Blockchain Daily


Bitcoin price drives interest in cryptocurrency jobs market

Interest in jobs surrounding cryptocurrency are directly linked to the price of the digital tokens that financially back them, according to a report from a leading recruitment website. However, the appetite for blockchain work seems largely unaffected.

The recent slump in Bitcoin and the other major tokens has seen a decline in the interest for jobs in the field. Recently, Bitcoin fell to below $8k, which considering it was peaking at something near $20k at the end of 2017 is quite a dramatic fall in price, signalling not only a sell off but also a decrease in people looking to work with cryptocurrencies.

“Over the last year interest in cryptocurrency jobs on Indeed has risen strongly. However, in recent months the prices of bitcoin and other cryptocurrencies have been volatile and (in some cases) declining,” read a report on, one of the biggest recruitment websites in the world. “Job seeker interest on Indeed for bitcoin and cryptocurrency jobs has fallen, too,” it added, via Coindesk.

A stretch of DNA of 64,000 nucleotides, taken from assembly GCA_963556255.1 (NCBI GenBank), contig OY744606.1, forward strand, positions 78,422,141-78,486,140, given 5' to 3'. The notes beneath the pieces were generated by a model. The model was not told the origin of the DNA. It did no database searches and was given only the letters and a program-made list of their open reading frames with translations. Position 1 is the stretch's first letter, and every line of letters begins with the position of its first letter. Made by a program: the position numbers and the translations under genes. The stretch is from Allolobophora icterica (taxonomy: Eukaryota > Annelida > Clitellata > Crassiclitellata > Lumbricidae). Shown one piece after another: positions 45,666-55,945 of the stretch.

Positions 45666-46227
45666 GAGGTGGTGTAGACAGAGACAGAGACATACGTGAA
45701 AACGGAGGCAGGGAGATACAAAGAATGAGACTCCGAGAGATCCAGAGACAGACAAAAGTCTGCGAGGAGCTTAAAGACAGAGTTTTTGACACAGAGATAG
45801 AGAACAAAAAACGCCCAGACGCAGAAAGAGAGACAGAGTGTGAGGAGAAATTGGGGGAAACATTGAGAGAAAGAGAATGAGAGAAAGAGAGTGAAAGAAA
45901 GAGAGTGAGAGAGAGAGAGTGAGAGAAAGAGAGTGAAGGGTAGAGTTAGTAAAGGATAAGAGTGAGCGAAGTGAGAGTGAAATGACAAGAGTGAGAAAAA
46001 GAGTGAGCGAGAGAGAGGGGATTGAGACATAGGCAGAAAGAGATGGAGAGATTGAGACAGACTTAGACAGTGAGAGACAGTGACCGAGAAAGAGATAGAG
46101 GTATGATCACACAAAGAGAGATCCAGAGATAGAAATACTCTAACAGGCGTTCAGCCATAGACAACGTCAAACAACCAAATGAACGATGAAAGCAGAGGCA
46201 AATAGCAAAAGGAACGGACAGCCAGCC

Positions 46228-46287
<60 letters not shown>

The correlation is even harder to deny when you take into account that the second half of December 2017 saw an all-time peak in searches for jobs, with 39 searches per million on Indeed. Interestingly, the desire to work within blockchain seems unaffected by any price variations, which have proven to be volatile of late.

“The sustained interest in blockchain jobs is perhaps a sign that job seekers believe non-financial companies will pursue blockchain applications, even if financial companies see cryptocurrencies as a fad,” the company writes in the report. Rightly or wrongly, blockchain is seen by job seekers as a viable innovation whether or not bitcoin and other cryptocurrencies are.”

Bitcoin is now recovering after the almighty slump it endured in March 2018. At the time of writing, the world’s most famous digital token is up just over 20% this week, according to Coinbase. Although it may be a while before we get back to the prices that caused such hysteria – and job searches – that the end of 2017 saw.